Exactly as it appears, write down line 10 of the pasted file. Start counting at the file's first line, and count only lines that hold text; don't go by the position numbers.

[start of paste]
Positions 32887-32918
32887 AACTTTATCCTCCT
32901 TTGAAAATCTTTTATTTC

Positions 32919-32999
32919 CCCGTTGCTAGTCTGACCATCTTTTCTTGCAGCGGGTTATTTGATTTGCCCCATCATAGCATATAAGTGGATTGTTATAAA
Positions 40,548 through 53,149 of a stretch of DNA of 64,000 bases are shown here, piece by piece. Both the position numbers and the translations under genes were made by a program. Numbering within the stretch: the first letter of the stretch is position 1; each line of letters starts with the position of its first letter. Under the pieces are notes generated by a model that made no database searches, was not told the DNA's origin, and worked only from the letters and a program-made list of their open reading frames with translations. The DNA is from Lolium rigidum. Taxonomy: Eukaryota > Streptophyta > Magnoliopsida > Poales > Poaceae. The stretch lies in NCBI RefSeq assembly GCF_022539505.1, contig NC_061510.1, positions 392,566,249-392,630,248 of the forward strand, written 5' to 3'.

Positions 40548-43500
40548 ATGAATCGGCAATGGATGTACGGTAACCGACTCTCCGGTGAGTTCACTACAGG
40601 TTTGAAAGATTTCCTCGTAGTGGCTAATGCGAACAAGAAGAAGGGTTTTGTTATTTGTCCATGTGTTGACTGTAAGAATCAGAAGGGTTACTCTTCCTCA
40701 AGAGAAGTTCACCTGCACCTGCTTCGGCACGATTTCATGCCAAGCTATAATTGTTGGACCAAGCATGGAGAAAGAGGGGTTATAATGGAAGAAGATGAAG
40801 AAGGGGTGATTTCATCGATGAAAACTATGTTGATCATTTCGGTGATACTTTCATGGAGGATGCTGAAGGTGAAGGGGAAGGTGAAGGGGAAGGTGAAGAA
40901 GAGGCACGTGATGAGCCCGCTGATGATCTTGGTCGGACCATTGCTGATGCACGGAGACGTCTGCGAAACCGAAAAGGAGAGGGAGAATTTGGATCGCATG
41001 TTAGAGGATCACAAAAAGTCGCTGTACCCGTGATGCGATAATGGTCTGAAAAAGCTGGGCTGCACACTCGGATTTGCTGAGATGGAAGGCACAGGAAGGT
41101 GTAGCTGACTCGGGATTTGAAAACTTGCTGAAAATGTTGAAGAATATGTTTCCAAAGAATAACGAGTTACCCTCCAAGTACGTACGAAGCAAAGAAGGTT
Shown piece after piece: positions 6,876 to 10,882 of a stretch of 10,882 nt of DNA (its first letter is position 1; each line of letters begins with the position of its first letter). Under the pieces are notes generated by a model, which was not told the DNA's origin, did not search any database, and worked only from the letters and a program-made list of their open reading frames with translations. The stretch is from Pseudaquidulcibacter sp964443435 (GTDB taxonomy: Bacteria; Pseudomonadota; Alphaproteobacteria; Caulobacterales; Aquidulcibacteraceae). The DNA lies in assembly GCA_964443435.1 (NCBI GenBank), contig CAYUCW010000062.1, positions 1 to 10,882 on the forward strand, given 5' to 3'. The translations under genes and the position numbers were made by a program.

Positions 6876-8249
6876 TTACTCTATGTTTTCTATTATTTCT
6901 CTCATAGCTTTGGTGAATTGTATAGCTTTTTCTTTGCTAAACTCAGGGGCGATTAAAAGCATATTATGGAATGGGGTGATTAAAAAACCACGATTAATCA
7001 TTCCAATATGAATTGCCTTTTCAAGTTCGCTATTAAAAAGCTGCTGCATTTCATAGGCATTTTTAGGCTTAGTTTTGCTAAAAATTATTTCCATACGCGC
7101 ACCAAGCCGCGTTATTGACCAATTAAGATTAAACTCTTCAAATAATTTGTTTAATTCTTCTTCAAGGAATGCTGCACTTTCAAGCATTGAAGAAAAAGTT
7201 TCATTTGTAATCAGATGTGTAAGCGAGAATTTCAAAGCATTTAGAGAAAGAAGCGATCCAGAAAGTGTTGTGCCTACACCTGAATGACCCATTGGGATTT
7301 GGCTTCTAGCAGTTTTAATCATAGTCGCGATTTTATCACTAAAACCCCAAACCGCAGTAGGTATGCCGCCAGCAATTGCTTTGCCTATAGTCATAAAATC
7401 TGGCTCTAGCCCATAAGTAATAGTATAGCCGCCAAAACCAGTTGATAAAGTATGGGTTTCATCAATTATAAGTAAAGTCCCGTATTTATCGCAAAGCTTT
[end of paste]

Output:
40701 AGAGAAGTTCACCTGCACCTGCTTCGGCACGATTTCATGCCAAGCTATAATTGTTGGACCAAGCATGGAGAAAGAGGGGTTATAATGGAAGAAGATGAAG